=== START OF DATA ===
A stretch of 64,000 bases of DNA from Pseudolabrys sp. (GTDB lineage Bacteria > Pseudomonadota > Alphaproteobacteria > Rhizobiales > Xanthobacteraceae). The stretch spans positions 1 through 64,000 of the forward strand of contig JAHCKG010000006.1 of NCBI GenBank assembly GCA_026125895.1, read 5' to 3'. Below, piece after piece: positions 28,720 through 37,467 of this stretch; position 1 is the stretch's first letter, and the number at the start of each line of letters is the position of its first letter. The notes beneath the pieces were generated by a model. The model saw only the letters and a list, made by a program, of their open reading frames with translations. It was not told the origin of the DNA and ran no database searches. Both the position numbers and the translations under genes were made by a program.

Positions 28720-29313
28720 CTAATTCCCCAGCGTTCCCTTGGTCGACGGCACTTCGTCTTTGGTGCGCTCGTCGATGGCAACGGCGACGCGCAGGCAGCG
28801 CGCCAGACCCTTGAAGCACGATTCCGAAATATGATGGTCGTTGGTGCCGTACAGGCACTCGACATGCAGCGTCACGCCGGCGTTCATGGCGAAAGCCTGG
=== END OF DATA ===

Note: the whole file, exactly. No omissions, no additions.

A stretch of 64,000 bases of DNA from Pseudolabrys sp. (GTDB lineage Bacteria > Pseudomonadota > Alphaproteobacteria > Rhizobiales > Xanthobacteraceae). The stretch spans positions 1 through 64,000 of the forward strand of contig JAHCKG010000006.1 of NCBI GenBank assembly GCA_026125895.1, read 5' to 3'. Below, piece after piece: positions 28,720 through 37,467 of this stretch; position 1 is the stretch's first letter, and the number at the start of each line of letters is the position of its first letter. The notes beneath the pieces were generated by a model. The model saw only the letters and a list, made by a program, of their open reading frames with translations. It was not told the origin of the DNA and ran no database searches. Both the position numbers and the translations under genes were made by a program.

Positions 28720-29313
28720 CTAATTCCCCAGCGTTCCCTTGGTCGACGGCACTTCGTCTTTGGTGCGCTCGTCGATGGCAACGGCGACGCGCAGGCAGCG
28801 CGCCAGACCCTTGAAGCACGATTCCGAAATATGATGGTCGTTGGTGCCGTACAGGCACTCGACATGCAGCGTCACGCCGGCGTTCATGGCGAAAGCCTGG